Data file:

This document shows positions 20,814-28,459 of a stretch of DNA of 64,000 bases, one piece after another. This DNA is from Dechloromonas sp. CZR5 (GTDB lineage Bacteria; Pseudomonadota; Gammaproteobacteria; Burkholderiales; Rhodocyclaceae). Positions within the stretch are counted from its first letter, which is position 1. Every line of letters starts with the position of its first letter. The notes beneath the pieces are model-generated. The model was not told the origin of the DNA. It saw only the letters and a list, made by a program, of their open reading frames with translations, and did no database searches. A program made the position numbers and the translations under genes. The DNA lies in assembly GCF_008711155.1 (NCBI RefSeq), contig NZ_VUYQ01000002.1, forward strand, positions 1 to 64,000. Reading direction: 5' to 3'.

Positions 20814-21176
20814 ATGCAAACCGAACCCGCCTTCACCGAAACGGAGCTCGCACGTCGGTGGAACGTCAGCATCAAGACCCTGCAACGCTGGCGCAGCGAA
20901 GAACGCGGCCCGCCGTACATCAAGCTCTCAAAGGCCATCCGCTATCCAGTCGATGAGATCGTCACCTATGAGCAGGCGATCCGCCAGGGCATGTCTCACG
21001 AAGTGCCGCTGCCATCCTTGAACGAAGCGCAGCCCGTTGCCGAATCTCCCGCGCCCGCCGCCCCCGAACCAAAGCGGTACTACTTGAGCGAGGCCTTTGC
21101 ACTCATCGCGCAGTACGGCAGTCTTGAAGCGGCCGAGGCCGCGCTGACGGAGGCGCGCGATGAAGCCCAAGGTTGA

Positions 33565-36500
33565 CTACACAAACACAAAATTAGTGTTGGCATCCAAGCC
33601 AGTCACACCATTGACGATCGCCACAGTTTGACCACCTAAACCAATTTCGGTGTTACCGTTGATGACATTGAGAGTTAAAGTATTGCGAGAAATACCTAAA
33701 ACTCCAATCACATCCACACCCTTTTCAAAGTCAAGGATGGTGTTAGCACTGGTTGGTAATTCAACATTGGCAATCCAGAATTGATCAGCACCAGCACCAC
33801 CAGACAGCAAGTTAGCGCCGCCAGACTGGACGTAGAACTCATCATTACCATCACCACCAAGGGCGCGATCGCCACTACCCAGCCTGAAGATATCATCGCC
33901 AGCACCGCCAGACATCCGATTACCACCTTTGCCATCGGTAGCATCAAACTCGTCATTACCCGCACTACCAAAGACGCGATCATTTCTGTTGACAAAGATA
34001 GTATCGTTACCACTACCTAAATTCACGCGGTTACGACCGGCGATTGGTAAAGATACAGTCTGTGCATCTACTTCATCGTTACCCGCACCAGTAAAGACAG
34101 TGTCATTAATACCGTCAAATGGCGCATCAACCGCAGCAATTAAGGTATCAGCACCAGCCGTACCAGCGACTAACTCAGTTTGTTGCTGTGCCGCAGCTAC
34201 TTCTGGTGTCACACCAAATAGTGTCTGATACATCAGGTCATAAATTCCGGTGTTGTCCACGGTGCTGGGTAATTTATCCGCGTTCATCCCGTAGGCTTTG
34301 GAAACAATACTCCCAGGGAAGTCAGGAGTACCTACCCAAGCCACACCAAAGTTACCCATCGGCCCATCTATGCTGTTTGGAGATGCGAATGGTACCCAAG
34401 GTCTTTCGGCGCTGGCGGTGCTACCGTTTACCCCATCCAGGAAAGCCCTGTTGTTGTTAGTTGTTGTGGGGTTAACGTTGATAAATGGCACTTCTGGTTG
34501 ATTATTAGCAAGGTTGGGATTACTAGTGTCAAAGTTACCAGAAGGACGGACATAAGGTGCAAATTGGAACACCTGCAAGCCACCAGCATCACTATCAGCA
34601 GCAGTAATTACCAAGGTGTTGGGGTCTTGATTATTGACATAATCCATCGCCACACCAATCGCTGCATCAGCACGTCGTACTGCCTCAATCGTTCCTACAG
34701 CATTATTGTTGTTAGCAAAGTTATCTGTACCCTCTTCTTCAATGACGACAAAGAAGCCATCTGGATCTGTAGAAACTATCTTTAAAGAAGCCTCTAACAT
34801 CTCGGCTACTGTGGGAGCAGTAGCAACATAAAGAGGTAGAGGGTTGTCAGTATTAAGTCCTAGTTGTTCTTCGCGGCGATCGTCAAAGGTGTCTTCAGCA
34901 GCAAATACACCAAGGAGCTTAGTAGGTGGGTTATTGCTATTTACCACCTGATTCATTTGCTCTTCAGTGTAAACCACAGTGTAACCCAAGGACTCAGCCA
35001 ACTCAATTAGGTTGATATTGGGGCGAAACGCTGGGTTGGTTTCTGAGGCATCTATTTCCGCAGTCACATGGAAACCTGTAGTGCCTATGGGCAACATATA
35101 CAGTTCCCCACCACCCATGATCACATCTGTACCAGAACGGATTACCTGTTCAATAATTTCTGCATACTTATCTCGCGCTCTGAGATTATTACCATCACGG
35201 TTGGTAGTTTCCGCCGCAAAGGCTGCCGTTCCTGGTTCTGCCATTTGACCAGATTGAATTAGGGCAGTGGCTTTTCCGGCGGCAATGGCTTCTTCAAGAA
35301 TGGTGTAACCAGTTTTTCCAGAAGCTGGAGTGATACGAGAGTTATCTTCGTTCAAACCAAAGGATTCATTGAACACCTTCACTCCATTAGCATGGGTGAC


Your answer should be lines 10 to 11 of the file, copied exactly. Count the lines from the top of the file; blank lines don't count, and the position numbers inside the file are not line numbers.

33701 ACTCCAATCACATCCACACCCTTTTCAAAGTCAAGGATGGTGTTAGCACTGGTTGGTAATTCAACATTGGCAATCCAGAATTGATCAGCACCAGCACCAC
33801 CAGACAGCAAGTTAGCGCCGCCAGACTGGACGTAGAACTCATCATTACCATCACCACCAAGGGCGCGATCGCCACTACCCAGCCTGAAGATATCATCGCC